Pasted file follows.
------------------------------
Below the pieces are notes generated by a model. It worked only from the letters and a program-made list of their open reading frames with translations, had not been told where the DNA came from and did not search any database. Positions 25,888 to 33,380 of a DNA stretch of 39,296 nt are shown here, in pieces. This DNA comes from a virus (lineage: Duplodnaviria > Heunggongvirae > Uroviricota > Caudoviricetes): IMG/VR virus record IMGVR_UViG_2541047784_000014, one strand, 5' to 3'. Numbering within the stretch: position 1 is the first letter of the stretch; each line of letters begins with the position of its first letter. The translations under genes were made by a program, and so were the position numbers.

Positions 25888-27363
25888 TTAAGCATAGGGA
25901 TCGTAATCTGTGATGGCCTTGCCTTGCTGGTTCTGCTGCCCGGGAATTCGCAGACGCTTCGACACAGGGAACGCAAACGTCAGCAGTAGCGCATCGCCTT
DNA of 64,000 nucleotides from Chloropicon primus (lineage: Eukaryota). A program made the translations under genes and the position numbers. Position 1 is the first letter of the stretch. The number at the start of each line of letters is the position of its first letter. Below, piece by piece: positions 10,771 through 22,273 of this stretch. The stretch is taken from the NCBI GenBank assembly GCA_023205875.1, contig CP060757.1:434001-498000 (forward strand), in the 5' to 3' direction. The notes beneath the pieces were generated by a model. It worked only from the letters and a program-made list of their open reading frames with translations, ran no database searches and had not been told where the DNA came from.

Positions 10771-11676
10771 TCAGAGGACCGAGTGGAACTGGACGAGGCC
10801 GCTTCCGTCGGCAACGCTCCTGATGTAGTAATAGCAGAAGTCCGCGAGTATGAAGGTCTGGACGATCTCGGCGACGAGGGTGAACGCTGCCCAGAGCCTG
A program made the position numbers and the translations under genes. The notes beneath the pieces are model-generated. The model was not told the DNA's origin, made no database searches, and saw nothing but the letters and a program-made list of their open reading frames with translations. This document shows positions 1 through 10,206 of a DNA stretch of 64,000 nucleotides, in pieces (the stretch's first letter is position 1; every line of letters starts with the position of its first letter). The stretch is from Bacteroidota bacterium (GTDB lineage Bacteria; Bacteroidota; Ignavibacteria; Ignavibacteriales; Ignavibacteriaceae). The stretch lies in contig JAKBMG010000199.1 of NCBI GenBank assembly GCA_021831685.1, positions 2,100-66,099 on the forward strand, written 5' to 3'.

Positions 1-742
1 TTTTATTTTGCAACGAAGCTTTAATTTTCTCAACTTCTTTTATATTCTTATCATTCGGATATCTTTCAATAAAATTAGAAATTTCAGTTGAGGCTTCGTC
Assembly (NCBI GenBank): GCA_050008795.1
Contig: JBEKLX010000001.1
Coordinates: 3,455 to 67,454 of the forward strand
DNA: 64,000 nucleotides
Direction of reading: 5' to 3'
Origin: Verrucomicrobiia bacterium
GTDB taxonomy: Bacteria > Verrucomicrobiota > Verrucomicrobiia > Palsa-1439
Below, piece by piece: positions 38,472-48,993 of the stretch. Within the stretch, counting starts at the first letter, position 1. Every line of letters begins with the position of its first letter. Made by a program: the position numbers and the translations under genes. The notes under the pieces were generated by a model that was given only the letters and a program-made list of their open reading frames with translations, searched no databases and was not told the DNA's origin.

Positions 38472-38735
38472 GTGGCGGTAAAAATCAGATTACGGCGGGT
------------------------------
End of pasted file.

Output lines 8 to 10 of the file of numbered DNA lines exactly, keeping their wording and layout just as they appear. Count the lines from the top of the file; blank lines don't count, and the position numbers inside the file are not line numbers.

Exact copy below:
10801 GCTTCCGTCGGCAACGCTCCTGATGTAGTAATAGCAGAAGTCCGCGAGTATGAAGGTCTGGACGATCTCGGCGACGAGGGTGAACGCTGCCCAGAGCCTG
A program made the position numbers and the translations under genes. The notes beneath the pieces are model-generated. The model was not told the DNA's origin, made no database searches, and saw nothing but the letters and a program-made list of their open reading frames with translations. This document shows positions 1 through 10,206 of a DNA stretch of 64,000 nucleotides, in pieces (the stretch's first letter is position 1; every line of letters starts with the position of its first letter). The stretch is from Bacteroidota bacterium (GTDB lineage Bacteria; Bacteroidota; Ignavibacteria; Ignavibacteriales; Ignavibacteriaceae). The stretch lies in contig JAKBMG010000199.1 of NCBI GenBank assembly GCA_021831685.1, positions 2,100-66,099 on the forward strand, written 5' to 3'.

Positions 1-742